Valuations done by pension schemes ignore the health of the individual member. This can be an important consideration if the person is in poor health and may have a reduced life expectancy.
As pensions unlike other assets cannot be sold, establishing a true market value can be problematic. Some suggest this can be achieved using what it would cost to buy the same benefits in the commercial pension market. This can lead to some heroic assumptions being made. For example, if a policy has a guaranteed annuity rate on retirement, a value could be placed on that guarantee by comparing the guaranteed rate to the annuity rates currently available, then increasing the value of the pension by the same ratio.
Historically annuity rates have gradually worsened over time, in part because of mortality rate improvements. In other words, it costs more to buy £100 a year of pension now than it did ten years ago, and this trend is expected to continue. If the person who has the pension with a guaranteed annuity rate is several years away from retirement, using current annuity rates as described will undervalue the pension asset.
Using commercial replacement values to value defined benefit pensions is also crude and imprecise. It can be difficult to match the benefits provided by the scheme exactly and discretionary benefits are virtually impossible to mirror. As with the guaranteed annuity rate situation, using currently available commercial annuity rates to value a pension commencing several years in future is likely to undervalue the asset.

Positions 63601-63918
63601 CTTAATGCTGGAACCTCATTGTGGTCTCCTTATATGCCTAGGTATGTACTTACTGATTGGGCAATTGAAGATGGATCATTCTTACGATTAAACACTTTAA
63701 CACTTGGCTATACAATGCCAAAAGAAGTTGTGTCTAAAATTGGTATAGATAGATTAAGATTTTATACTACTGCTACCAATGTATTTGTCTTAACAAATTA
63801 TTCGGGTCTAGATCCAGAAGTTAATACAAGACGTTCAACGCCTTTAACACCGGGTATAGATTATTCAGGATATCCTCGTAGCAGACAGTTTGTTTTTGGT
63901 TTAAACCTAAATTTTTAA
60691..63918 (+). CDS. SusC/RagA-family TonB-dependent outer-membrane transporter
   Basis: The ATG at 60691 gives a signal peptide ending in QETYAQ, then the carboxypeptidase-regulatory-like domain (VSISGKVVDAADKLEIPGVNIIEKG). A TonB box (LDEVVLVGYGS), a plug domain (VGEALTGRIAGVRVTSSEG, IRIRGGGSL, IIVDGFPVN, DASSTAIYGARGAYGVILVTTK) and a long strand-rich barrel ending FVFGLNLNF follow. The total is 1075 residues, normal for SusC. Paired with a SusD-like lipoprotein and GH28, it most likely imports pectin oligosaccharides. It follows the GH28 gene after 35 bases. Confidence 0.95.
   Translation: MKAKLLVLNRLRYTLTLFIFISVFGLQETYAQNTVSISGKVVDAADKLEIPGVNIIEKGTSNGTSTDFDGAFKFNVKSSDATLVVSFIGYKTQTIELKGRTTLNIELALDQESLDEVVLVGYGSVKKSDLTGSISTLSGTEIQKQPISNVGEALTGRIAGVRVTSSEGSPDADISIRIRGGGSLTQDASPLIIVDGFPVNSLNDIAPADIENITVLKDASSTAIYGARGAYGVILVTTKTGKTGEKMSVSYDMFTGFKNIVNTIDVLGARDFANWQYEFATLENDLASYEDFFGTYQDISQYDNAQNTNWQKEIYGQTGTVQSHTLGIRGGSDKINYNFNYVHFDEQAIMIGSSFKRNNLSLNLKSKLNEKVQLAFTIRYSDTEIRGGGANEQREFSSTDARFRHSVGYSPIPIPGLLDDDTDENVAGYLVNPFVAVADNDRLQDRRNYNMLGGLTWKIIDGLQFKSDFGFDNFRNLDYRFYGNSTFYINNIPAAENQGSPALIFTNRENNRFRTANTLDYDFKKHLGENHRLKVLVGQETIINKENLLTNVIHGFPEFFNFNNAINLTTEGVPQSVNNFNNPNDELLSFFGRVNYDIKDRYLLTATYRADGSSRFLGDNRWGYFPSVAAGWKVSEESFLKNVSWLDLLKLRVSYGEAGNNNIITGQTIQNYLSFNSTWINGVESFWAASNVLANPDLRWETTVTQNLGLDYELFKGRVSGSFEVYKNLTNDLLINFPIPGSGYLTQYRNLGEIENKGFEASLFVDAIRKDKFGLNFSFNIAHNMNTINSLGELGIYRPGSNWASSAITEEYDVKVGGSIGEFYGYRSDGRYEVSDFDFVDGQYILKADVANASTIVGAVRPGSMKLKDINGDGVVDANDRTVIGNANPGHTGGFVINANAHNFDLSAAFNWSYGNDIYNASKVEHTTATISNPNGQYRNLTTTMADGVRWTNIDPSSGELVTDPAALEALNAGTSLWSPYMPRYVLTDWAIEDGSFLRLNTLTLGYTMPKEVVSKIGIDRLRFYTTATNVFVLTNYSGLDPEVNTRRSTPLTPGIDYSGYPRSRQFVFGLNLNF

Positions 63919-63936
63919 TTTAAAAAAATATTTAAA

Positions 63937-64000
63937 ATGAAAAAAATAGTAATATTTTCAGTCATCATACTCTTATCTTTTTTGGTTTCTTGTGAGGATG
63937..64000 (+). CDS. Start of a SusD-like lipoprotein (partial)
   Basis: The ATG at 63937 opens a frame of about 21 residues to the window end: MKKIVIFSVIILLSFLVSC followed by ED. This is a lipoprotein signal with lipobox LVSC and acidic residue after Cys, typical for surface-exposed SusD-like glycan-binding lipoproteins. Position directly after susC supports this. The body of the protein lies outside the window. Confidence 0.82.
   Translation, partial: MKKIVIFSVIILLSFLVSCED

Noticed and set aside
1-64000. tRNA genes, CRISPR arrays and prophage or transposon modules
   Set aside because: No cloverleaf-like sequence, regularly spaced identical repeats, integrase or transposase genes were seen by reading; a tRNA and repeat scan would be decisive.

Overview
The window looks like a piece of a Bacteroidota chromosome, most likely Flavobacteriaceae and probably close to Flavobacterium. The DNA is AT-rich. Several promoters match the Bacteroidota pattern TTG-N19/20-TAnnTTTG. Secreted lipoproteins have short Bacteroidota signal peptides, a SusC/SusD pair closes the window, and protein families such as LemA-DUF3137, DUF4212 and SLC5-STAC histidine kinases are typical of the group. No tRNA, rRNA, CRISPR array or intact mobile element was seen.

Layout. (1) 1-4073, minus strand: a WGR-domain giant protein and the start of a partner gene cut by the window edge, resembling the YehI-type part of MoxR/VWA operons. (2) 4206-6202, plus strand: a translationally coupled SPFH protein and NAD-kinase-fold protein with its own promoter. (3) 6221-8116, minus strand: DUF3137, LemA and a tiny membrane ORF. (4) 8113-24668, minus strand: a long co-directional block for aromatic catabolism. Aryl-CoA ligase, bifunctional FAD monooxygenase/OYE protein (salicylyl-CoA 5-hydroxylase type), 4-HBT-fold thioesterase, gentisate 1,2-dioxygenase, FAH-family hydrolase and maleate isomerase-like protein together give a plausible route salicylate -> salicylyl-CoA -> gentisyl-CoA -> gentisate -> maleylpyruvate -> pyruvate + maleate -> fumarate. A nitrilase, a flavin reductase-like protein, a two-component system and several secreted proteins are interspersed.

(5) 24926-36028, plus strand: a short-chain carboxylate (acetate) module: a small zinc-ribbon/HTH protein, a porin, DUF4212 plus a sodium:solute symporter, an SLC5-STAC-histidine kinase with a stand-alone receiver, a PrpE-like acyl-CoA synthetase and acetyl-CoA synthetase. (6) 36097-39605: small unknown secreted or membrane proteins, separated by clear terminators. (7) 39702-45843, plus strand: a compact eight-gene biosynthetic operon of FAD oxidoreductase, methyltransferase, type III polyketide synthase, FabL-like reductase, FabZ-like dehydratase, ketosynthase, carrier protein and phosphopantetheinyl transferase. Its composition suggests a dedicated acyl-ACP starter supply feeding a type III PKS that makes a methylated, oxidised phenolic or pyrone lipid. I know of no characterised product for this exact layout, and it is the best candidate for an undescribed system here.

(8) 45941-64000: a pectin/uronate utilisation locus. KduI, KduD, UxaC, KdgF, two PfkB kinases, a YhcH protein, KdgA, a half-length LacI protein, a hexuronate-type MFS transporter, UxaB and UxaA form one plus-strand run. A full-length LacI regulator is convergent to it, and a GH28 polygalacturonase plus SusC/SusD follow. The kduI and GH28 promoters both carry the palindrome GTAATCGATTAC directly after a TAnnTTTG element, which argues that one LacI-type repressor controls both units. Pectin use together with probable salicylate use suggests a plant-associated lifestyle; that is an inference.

The different valuation approaches used by defined benefit pension schemes introduces considerable inconsistency of values. Consequently, comparing pensions using CEs is not comparing like with like.
So what valuations should be used when offsetting pensions? The only fair and appropriate approach is to have the pensions independently valued using a consistent methodology. This would usually mean an independent actuarial valuation, which is not necessarily as expensive as might be assumed. BDM offers a range of appropriate actuarial valuation services. See our website for details, or call us for more information.